“Wow, man that was crazy,” Wayne told MTV News moments after he left the stage, drenched in sweat. “It was a relief, but it was crazy at the time. It felt good.”
Wayne also joked that he may need a bigger venue to perform in next time he hits NYC.
“It might have to be in Times Square or someplace,” he laughed. “Nah, I appreciate that love [from the people]. They could hold [the concert] at the corner store, I’m gonna be there. They showed me a different side to them, and I won’t forget that. Believe that.”
After the post-performance bliss wore off, though, Wayne had more run-ins with the authorities. He was arrested on a gun charge around 11:30 p.m. after police searched his tour bus and found a .40 caliber pistol. The cops also arrested another man who was traveling with Wayne and charged him with possession of marijuana.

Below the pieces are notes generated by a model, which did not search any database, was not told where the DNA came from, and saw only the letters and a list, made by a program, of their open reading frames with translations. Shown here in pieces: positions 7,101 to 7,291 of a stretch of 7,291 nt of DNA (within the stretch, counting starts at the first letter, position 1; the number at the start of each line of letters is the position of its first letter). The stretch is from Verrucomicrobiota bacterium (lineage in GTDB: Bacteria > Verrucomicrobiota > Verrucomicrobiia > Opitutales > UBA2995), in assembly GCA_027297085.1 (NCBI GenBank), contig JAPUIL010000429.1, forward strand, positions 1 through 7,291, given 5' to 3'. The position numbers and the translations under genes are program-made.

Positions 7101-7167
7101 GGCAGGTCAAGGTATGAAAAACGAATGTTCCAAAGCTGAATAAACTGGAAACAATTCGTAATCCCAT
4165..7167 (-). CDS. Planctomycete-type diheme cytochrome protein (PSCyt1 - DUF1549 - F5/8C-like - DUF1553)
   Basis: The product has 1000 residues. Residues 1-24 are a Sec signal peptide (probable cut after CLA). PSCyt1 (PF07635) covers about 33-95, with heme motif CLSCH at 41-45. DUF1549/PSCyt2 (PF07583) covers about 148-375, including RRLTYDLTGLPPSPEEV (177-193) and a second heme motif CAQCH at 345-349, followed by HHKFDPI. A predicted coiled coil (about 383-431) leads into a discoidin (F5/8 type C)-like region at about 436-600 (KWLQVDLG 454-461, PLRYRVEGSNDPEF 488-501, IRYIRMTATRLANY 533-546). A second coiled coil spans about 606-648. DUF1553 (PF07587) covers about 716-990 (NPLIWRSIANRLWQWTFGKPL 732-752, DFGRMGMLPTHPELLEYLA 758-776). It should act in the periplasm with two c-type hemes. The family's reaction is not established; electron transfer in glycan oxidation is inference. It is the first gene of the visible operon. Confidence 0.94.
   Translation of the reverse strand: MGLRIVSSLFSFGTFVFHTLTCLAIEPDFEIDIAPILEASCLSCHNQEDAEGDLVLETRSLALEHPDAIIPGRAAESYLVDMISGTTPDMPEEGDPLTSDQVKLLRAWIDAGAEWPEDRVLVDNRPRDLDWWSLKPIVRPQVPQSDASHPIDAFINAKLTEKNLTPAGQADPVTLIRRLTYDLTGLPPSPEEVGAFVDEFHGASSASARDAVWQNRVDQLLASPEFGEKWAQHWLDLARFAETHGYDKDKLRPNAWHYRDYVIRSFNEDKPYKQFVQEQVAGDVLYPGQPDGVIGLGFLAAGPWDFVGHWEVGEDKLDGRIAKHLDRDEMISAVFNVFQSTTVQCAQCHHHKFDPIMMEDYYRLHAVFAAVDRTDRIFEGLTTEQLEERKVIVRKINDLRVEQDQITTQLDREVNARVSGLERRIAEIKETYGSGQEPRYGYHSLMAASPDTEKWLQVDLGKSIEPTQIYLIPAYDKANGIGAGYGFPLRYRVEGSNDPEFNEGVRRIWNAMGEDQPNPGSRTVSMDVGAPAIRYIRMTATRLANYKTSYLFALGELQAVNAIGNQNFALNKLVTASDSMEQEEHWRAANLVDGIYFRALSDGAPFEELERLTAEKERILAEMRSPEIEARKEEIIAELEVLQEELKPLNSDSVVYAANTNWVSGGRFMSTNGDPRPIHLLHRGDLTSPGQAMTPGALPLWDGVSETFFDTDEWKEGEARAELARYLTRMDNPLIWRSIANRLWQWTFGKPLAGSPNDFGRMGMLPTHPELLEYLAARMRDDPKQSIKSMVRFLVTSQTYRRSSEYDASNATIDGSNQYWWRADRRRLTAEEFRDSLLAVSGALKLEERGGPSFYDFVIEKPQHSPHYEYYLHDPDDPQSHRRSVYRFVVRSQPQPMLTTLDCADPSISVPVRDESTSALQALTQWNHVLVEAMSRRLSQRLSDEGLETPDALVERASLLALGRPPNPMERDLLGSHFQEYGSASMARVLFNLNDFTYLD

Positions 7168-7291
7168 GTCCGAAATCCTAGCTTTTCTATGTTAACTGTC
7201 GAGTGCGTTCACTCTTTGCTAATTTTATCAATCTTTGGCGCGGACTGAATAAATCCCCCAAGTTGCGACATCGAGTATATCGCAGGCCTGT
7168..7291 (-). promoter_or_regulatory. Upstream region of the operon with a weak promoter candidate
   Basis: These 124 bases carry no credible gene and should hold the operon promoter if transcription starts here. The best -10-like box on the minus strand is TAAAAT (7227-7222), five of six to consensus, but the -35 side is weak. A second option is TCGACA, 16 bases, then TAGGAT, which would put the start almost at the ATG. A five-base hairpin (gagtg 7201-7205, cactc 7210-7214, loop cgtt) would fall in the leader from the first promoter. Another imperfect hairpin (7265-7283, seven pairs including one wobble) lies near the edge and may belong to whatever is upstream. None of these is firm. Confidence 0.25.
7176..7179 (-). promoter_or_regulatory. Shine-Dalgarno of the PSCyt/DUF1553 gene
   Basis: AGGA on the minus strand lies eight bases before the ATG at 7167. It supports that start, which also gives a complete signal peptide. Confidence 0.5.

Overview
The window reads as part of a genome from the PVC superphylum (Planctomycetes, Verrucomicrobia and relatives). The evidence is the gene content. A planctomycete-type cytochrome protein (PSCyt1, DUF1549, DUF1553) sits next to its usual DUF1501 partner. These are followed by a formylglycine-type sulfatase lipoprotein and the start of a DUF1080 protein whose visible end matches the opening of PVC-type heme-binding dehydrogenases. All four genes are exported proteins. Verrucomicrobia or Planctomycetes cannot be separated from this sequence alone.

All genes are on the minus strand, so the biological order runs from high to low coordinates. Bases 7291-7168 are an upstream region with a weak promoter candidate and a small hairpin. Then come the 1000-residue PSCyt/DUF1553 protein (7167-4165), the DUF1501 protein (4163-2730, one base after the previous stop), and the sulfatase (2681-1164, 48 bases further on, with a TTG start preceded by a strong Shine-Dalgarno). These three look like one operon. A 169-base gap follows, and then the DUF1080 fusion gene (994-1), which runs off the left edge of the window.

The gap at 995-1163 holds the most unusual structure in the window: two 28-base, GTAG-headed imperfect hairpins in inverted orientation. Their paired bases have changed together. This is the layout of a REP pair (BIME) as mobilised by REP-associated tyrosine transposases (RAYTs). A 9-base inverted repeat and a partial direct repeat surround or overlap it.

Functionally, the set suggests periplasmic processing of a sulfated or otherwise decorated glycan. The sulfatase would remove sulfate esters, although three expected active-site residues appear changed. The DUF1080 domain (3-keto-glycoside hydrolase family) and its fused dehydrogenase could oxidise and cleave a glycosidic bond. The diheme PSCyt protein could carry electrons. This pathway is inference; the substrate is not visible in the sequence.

Ja Rule himself found in trouble with the law as well — he was arrested about an hour before Wayne on New York’s Upper West Side after police found a .40 pistol in his Mayback, and he has been charged with criminal possession of a weapon (see “Ja Rule Arrested, Charged With Weapons Possession” ). Two other men, Dennis Cherry, 36, and Mohamed Gamal, 38 were also arrested on gun charges.
Wayne is hot right now — so where does he rank on our list of “Hottest MCs in the Game”? Does he even rank on the list at all? Log onto MTVnews.com all this week from the beginning of the rankings and the debate. You’ll be surprised by who got left off and who made it. Tune in to MTV2 on Sunday at 2 p.m., when the program airs, to find out who made it the #1 spot.
For more sights and stories from concerts around the country, check out MTV News Tour Reports.